In fact, the government doesn't have any rights. People have rights which we create governments to protect. In the real world in which I live, sometimes those rights conflict with each other. We have to look at the real effects of the tradeoffs between the limits on protecting and exercising some of these rights. The Constitution is not a suicide pact [wikipedia.org] .

While the government has privileges to compel people, sometimes in conflict with our rights (mandatory: jail, [usually] voluntary: life in the the military), those compulsions are to be made only when absolutely necessary. Therefore there are all kinds of exceptions to those privileged compulsions. Conversely, there are exceptions to our freedom from compulsion.

That's why the Constitution isn't just some "50 Commandments" or something that's just a decree of our rights. Our Constitution specifies a strict due process for arbitrating our rights while actually living among each other. So we can protect our rights, while not living in a straitjacket of absolute rights that often conflict. Not a suicide pact, or a mutually assured destruction pact, either.

But you're right that the non/casual blogger distinction is worthless and contrived. That distinction says nothing about the value of the info that has already been leaked to them. In fact, if even a casual blogger, rather than a dedicated full time professional, has gotten secret info, then it's likely that others will have the info. The blogger does the public a favor by publishing it, rather than leave the info to circulate among the merely politically, economically or otherwise privileged. The public has a right to know that trumps the government's privilege to compel. Except in some rarer circumstances. Which must be decided by the due process that is our right.

Re:Rights vs Privileges vs Real World Exceptions (1)

ObsessiveMathsFreak (773371) | more than 7 years ago | (#20155621)

We have to look at the real effects of the tradeoffs between the limits on protecting and exercising some of these rights. The Constitution is not a suicide pact.
I'm guessing this latest gem is the long awaited update to the "Just a God damned Piece of Paper" argument.

Re:Rights vs Privileges vs Real World Exceptions (1)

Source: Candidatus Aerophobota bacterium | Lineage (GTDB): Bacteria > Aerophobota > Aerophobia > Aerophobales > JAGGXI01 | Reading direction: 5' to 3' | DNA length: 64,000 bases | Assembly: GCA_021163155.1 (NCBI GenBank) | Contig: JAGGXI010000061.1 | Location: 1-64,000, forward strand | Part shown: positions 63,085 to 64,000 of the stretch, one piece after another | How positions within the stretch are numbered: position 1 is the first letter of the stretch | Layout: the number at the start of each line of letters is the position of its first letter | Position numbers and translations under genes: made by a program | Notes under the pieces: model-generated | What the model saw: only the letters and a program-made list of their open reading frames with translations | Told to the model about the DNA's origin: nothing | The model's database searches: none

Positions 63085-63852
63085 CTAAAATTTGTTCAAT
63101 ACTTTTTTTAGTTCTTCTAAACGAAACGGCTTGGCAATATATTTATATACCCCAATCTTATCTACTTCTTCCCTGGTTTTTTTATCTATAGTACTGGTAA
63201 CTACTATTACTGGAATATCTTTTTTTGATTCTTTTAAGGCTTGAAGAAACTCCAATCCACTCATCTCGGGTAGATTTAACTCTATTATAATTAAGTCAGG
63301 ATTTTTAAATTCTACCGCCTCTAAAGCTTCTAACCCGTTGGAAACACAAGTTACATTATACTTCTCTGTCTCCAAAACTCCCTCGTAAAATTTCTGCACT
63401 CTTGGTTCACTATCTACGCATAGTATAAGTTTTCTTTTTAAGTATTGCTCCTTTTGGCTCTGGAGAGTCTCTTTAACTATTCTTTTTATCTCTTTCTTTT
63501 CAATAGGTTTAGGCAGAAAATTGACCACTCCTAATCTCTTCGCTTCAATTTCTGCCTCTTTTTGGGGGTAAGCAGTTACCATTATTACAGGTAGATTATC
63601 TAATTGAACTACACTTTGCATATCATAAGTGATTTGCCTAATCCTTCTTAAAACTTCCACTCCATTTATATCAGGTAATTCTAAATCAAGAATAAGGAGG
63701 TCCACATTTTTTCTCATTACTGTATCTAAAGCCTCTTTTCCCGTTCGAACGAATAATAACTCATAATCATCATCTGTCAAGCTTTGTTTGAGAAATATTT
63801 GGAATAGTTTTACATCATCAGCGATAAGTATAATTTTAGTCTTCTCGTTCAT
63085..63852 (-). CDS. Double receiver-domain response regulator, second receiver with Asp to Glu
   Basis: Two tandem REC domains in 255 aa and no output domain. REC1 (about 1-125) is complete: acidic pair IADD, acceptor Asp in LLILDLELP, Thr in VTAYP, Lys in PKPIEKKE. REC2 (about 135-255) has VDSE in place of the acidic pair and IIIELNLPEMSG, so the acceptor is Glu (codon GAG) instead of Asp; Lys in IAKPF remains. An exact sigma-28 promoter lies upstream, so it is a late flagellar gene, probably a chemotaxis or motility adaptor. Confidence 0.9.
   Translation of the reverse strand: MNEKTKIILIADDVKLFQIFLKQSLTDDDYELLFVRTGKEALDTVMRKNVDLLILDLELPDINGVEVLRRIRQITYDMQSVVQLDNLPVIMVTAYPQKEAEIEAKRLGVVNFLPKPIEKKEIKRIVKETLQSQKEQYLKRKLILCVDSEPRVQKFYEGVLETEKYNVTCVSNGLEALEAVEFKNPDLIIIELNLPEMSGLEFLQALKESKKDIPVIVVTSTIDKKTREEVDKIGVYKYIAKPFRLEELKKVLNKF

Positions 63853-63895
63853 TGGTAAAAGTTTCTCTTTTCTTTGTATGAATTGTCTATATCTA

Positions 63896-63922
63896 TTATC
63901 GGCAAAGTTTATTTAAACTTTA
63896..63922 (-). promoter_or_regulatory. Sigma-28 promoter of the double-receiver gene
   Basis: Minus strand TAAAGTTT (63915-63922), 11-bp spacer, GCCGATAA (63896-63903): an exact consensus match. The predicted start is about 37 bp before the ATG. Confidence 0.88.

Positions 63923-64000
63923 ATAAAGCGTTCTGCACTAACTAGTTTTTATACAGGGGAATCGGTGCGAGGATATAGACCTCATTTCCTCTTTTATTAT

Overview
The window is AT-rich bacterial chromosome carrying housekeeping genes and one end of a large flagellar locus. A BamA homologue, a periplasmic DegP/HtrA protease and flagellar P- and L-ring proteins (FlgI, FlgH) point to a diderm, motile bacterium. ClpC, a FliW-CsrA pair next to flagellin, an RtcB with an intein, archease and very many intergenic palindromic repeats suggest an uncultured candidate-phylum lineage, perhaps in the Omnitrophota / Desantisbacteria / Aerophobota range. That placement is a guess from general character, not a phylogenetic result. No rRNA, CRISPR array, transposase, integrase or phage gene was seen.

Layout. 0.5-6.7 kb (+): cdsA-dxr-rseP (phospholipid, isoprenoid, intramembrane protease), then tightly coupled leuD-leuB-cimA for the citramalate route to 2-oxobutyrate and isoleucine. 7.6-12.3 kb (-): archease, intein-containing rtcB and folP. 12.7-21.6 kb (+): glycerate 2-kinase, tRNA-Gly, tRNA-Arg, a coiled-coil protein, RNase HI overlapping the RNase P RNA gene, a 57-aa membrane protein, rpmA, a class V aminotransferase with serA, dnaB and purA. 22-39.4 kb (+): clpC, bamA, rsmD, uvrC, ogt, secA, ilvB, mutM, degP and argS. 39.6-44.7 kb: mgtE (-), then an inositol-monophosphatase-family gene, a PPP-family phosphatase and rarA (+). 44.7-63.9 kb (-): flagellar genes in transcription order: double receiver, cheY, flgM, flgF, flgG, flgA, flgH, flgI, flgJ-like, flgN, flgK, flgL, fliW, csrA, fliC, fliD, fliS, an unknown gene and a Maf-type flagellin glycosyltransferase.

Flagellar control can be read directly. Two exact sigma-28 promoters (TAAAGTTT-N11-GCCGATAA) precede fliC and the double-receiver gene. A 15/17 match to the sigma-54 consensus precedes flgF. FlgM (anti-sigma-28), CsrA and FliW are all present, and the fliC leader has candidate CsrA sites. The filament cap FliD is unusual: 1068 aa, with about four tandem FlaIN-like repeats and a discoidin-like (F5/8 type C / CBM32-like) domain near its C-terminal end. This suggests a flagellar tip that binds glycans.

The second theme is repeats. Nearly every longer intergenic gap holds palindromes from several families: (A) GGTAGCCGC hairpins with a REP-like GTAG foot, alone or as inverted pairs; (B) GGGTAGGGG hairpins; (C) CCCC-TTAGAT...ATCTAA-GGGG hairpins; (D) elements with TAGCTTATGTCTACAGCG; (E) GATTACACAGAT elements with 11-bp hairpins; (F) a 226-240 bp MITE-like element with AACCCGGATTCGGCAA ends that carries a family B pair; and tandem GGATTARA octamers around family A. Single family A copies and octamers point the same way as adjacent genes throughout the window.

Doc Ruby (173196) | more than 7 years ago | (#20172829)

If you read the link [wikipedia.org] I posted, you'd see that "not a suicide pact" is a gem practically old as the Constituion, first attributed to Jefferson himself, and revisited periodically as the US government is in crisis.

"Just a goddamn piece of paper" is probably at least as old.

But neither of them are justification to ignore the Constitution, as I explained in detail.

Re:Rights vs Privileges vs Real World Exceptions (1)

utopianfiat (774016) | more than 7 years ago | (#20156445)

"there is no express grant of habeas in the Constitution. There is a prohibition against taking it away."
-- Alberto Gonzales, US Attorney General

Rights vs Privileges vs Real World Exceptions (0)

Anonymous Coward | more than 7 years ago | (#20165167)

In an ideal world, where everyone is shaped like platonic solids and everything happens perfectly, instantaneously, without heat or friction... maybe.

In fact, the government doesn't have any rights. People have rights which we create governments to protect. In the real world in which I live, sometimes those rights conflict with each other. We have to look at the real effects of the tradeoffs between the limits on protecting and exercising some of these rights. The Constitution is not a suicide pact [wikipedia.org] .

While the government has privileges to compel people, sometimes in conflict with our rights (mandatory: jail, [usually] voluntary: life in the the military), those compulsions are to be made only when absolutely necessary. Therefore there are all kinds of exceptions to those privileged compulsions. Conversely, there are exceptions to our freedom from compulsion.

That's why the Constitution isn't just some "50 Commandments" or something that's just a decree of our rights. Our Constitution specifies a strict due process for arbitrating our rights while actually living among each other. So we can protect our rights, while not living in a straitjacket of absolute rights that often conflict. Not a suicide pact, or a mutually assured destruction pact, either.